The Kinks, with their songwriter-supreme Ray Davies, produced some of the most memorable songs of the sixties and seventies.
Hits like ‘Dedicated Follower of Fashion’, ‘Apeman’, Sunny Afternoon’, ‘Waterloo Sunset’, ‘Lola’ and ‘You Really Got Me’ ensured that The Kinks spent no less than 215 weeks in the British charts – that’s just over four years.
The band had 17 Top Twenty hits including three number ones, and in the seventies The Kinks pioneered the art of the concept album with long-players such as ‘Schoolboys in Disgrace’ and ‘Preservation Acts one and Two’.
After an on-stage ‘disagreement’ between two band members, The Kinks were famously banned from appearing in America for four years, but once they returned, they became massive and were one of the first bands to be classed as an ‘arena’ rock band.
The Kinks haven’t played live since 1996, but rumours of a reunion keep surfacing and Ray Davies appeared onstage with his brother Dave at a recent show.
The bands’ catalogue of hits is in good hands though, as The Kast Off Kinks constantly tour the UK playing the hits.
But, this isn’t just any old tribute – the band is made up (with one exception) of ex-members of The Kinks.
The band was formed in 1994 by drummer Mick Avory, who was in The Kinks from 1964 to 1984; singer/guitarist Dave Clarke, who was in the band Shut Up Frank with Mick; bassist John Dalton, who replaced original bassist Pete Quaife in 1966, and then again from 1969 to 1976; and keyboard player John Gosling.
Ironically, both Johns ‘retired’ and were replaced by the two musicians who replaced them in The Kinks – Jim Rodford and Ian Gibbons.
John Dalton was coaxed out of retirement when Jim couldn’t commit to many KOK gigs as he is also a member of The Zombies.
John, now 72, has many fond memories of playing with The Kinks.
“I first joined in 1966 when Pete Quaife broke his leg,” he said. “I didn’t know if I was coming or going. I auditioned one Thursday afternoon and in the evening I was with them on Top of the Pops – I didn’t know any of their numbers then.
“That weekend, we played a couple of concerts so I had to learn the songs in a day.”
Quaife returned to the band later in the year and when he finally left in 1969 the band contacted John again. When I went back to the band the American ban lifted and we were in America a lot,” John continued.
“It was really good fun and we had some laughs. Despite all that it said in the papers, it wasn’t all about Ray and Dave fighting.”
John finally left in 1976.
“There were a number of reasons really: firstly I didn’t think I was getting paid enough, I had three young boys at the time. Also I was away from home a lot and although Ray called me a ‘steadying influence’, I missed home.”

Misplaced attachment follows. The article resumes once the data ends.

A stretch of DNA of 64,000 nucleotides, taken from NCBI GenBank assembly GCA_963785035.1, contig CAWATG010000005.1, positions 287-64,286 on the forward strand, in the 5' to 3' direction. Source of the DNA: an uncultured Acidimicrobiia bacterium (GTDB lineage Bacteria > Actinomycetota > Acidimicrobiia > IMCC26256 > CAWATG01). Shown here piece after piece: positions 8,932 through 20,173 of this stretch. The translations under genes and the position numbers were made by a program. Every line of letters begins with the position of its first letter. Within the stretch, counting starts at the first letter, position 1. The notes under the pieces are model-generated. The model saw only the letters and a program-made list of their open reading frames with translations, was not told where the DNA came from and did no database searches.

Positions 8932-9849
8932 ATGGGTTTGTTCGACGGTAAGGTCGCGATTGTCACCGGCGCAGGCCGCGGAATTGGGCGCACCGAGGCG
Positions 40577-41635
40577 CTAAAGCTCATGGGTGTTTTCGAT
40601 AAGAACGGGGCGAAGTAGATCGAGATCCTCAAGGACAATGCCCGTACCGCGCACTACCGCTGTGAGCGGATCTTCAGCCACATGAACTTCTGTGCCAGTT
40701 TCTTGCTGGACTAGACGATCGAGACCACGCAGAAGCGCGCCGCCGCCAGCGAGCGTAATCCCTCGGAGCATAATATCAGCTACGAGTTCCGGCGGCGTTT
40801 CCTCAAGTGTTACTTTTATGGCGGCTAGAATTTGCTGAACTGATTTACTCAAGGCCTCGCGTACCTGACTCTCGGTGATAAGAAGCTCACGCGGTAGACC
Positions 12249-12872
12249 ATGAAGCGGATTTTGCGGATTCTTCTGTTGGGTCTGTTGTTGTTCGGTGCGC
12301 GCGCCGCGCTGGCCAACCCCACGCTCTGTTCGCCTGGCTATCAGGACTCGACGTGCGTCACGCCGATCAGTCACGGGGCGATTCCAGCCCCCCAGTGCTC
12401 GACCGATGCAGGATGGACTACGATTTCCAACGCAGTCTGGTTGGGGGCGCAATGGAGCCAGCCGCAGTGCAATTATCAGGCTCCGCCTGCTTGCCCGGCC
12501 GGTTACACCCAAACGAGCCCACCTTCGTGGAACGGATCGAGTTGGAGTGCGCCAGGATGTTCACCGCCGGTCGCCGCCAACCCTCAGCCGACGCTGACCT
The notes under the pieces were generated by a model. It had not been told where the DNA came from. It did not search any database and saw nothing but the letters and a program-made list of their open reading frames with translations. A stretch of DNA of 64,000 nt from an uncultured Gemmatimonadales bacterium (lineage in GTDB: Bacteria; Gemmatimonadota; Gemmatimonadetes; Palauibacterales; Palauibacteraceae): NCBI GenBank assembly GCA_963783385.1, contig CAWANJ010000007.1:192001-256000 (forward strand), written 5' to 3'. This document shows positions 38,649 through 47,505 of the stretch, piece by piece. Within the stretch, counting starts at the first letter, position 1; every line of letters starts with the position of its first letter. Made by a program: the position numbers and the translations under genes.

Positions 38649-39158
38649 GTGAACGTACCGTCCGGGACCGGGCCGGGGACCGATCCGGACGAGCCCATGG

John then retired from music, but then something happened that changed his life.
“Soon after I left The Kinks, we found out that my son had leukaemia and he died in 1979. I spent a lot of time at Great Ormond Street Hospital, and it was an unbelievable sight seeing all these sick children with tubes coming out of everywhere just smiling at you and I decided to raise some funds.
“I contacted some of my musician friends and arranged a Leukaemia Dance – Chas and Dave also took part as they were neighbours of mine.”
“But the band I formed for the night, which included Clem Cattini, started playing the pubs and that got me playing again,” he continued.
“Then in 1993 I had my 50th birthday and about 50 musicians were there, Mick Avory – who I’d always got on with – was there with Dave Clarke and we got talking. They had just been to a Kinks’ convention and I suggested that we should put a band together to play at the next one.”
Dave’s got a good voice and is a great guitarist and he sang with us at the 1994 Convention. We did about half an hour back then – we could do about three and a half hours now. And Dave does both Ray and Dave’s parts.”
Over twenty years later and the band is still going strong.
“We’ve got a good thing going now, and Dave and I do all the chat in the shows, and it’s great to be back playing these great songs. At a Convention you have the big fans so you can play some of the album tracks, but the thing is that you’ve got to play all the hits, so we do, and we stick a bit of humour in, too.”
At the last Kinks Convention in November, the band had a special guest.
“Ray Davies got on stage and sang with us which was really special.”
And the band is getting a younger audience.
“Yes, it’s amazing to see youngsters singing along to all the songs. Mind you, the musical ‘Sunny Afternoon’ is very popular and it’s helped us.”
“The main thing,” concludes John, “Is that you have a good night listening to the music. You’ve gotta make people happy.”
The Kast Off Kinks will be appearing at the Rothes Halls, Glenrothes this Friday (February 12) at 7.30pm.
Tickets are available from the Box Office on 01592 611101.